Philosophers have long argued that climate change poses a unique cognitive challenge to moral and political actors (Jamieson, 1992; Gardiner, 2004). Given the fact that the causes of climate change are diffuse (one must consider the aggregate effect of billions of actors contributing, in some form, to carbon dioxide emissions) and that its impacts on individuals may be distant in both space and time, individuals face a daunting cognitive task with respect to assessing consequences and attributing responsibility. Data and reporting on climate over the last several years, however, has “brought home” the issue of climate change as a phenomenon that has material impacts on Americans, and journalists are far less hesitant to attribute individual weather events to a broader pattern of climatic change (Mullin, 2017). I propose an experiment to test how messages that frame the consequences of climate change in either local, national, or global terms variously impact individuals’ attitudes towards climate change policy. In addition to helping overcome a cognitive hurdle that makes rational calculations more plausible, I hypothesize that local framings of climate change will trigger an alternative mechanism predicated on social identity theory. Given the material threats climate change poses to particular cities, I hypothesize that appeals regarding local consequences will be moderated by the character and strength of individuals’ place-based identities.
"How do voters respond when office-seekers disclose personal experience with mental illness?"
By Laura Hausman, Undergraduate Student Department of Politics
1 in 5 Americans has been diagnosed with a mental illness. The perception of stigma bears some responsibility for suppressing a national dialogue on mental illness and for inhibiting descriptive representation of this population among our elected officials. But how sound are our assumptions about how voters think about, react to, and feel about, mental illness in their elected officials? My project aims to test assumptions that have long gone unquestioned by identifying the factors that influence, and the mechanisms that undergird, how voters respond when office-seekers disclose personal experience with mental illness.
February 20, 4:30-6
Fisher 200
"How political elites frame the politics of migration"
By Gerda Hooijer (Niehaus Center) with Desmond King (University of Oxford)
In its scale and challenge to integration, immigration is transforming politics in advanced democracies. Extant research has studied the stances of voters and political parties on immigration and migrant integration. Yet, we know much less about political elites’ views on these issues, and why they frame them the way they do. Opening the black box of elites’ views is important because their language and policy decisions are fundamental to immigration policy-making and migrants’ everyday experiences. The study will therefore explore elites’ immigration and integration attitudes, and the conditions under which they are more likely to change their views. The findings will have important implications for the politics of migration.
"Creative Citizenship: The Impact of Racialized Incorporation on Political Participation"
By Stephanie Chan
Factors, like income and education, which often strongly predict political participation, cannot account for the gap in rates of participation between immigrants of color and White immigrants at the third generation and higher (Ramakrishnan 2005; Ramakrishnan and Shah 2016). I argue that as immigrants incorporate into the United States over the generations, they are racialized and develop different views of citizenship. These views of citizenship prioritize formal political participation differently, resulting in the participation gap between immigrants of color and White immigrants. As part of a test for this theory, I propose a get-out-the-vote field experiment which exposes immigrants to messages reframing what it means to be a participatory member of the United States and encouraging them to vote.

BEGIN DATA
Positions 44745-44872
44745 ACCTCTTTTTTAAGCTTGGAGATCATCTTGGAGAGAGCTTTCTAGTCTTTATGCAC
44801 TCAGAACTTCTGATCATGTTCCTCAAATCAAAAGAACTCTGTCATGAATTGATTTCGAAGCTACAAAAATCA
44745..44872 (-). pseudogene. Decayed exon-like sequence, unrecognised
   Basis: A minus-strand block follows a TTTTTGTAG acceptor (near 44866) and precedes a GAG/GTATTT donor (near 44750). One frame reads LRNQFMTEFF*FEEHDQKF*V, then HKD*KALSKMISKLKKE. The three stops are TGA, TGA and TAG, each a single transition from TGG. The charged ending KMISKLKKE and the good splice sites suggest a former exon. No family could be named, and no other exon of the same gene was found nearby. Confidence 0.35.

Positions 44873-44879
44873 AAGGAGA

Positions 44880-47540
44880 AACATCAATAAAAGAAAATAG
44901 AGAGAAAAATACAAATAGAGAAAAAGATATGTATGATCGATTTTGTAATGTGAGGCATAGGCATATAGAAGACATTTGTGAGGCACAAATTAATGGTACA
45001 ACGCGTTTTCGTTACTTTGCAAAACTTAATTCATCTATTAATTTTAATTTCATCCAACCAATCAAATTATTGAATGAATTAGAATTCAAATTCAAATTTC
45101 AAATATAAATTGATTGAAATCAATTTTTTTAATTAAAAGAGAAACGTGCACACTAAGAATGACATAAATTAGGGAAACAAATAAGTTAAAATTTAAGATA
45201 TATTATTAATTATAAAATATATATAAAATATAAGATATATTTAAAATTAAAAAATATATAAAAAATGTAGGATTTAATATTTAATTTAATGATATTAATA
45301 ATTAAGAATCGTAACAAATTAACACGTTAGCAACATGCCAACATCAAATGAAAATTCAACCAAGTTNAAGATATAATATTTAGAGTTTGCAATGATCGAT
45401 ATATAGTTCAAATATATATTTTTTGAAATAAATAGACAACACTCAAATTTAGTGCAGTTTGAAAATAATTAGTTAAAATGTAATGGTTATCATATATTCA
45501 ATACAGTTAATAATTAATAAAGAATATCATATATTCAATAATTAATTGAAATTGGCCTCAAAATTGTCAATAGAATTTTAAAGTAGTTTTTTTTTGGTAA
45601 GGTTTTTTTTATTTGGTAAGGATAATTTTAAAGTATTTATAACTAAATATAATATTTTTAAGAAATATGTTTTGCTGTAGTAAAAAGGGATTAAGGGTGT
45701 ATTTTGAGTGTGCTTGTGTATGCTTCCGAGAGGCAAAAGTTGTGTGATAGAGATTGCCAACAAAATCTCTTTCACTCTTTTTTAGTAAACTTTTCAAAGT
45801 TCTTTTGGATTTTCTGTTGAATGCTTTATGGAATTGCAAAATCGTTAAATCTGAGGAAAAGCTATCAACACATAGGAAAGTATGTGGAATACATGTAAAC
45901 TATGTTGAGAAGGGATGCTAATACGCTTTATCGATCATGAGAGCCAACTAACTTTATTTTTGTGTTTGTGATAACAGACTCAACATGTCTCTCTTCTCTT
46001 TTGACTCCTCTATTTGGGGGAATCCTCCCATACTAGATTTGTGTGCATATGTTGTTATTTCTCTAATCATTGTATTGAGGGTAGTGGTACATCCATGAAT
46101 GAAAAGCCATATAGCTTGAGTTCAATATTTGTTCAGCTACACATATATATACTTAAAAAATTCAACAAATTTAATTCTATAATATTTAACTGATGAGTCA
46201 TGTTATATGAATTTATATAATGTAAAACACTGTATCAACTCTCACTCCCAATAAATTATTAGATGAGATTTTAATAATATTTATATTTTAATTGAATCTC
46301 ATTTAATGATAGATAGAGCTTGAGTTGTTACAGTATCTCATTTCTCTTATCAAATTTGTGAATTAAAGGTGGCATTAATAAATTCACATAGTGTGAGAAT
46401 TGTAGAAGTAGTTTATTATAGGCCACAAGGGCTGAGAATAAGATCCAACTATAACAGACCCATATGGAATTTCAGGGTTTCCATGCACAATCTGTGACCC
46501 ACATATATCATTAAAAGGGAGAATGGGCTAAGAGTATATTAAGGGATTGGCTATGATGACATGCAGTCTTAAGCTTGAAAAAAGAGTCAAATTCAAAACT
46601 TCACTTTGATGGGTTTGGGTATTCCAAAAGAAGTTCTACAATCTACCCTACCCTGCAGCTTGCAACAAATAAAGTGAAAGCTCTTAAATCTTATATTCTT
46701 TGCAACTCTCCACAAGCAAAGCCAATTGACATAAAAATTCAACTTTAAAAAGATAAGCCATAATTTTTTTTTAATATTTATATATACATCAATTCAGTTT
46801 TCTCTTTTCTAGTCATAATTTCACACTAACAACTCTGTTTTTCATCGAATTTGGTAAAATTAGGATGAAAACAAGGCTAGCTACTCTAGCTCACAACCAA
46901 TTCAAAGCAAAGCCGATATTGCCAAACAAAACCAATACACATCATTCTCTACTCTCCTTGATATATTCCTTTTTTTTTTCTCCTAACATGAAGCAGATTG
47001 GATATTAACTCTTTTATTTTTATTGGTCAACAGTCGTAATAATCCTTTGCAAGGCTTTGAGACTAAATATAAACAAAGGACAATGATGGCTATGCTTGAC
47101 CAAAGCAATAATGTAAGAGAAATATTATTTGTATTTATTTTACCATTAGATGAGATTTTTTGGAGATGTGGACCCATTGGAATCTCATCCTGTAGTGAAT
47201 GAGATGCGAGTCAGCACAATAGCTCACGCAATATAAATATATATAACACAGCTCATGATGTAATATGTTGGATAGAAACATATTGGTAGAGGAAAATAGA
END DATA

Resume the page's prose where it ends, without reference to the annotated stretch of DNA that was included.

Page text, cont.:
March 26, 12-1:20
Wallace 300
Consponsored with Center for Study of Democratic Politics
Speaker: Professor Cindy D. Kam (Vanderbilt University)
April 23, 4:30-6
Fisher 200
Speakers: Hannah Waight (Department of Sociology), Professor Amaney Jamal (Department of Politics)
April 30, 4:30-6
Room TBD
Speaker: Professor Diana Mutz (University of Pennsylvania)
Presenter Guidelines

PRESS research workshops are intended as a forum to workshop research designs-in- progress
with the goal of receiving constructive feedback before data have been collected. Please keep
in mind the following guidelines when designing your presentation:

Before the Workshop

  • At least ten days before your presentation, please email the PRESS student coordinators a title and abstract describing your project. Please include the names and institutional affiliations of any co-authors who you’d like to include on the event advertisements.

  • Due to time limitations, you may find it helpful to circulate materials to attendees ahead of time, such as an elaboration of your theoretical approach or your draft survey instrument.
  • If you have a Mac computer, please bring your own adapter or let the PRESS student coordinators know several days in advance, if you need to borrow one.
  • Tell your colleagues, friends, advisors, professors, or anyone else whose feedback you’d like to receive that you are presenting. Though we will advertise your event, personal requests are often more effective!

At the Workshop

  • Workshops consist of presentations by two researchers. In order to ensure that both researchers receive constructive feedback, each researcher will be held to a strict 45-minute time limit (including presentation and discussion time).
  • After the first presenter’s time has elapsed, we will transition to the second presentation.
  • The first presenter will be notified after half her allotted time has passed and will be alerted when five minutes remain, at which point she should conclude her presentation.
  • The content of the presentation is largely at the behest of the presenter. Often, it is helpful to provide theoretical background/motivation for the project in addition to details of the experimental design. Feel free to direct the conversation to areas that you believe require the most feedback. Remember – 45 minutes goes by quickly!

After the Workshop

  • Incorporate the feedback you received, consider applying for a PRESS grant, and good luck with your experiment!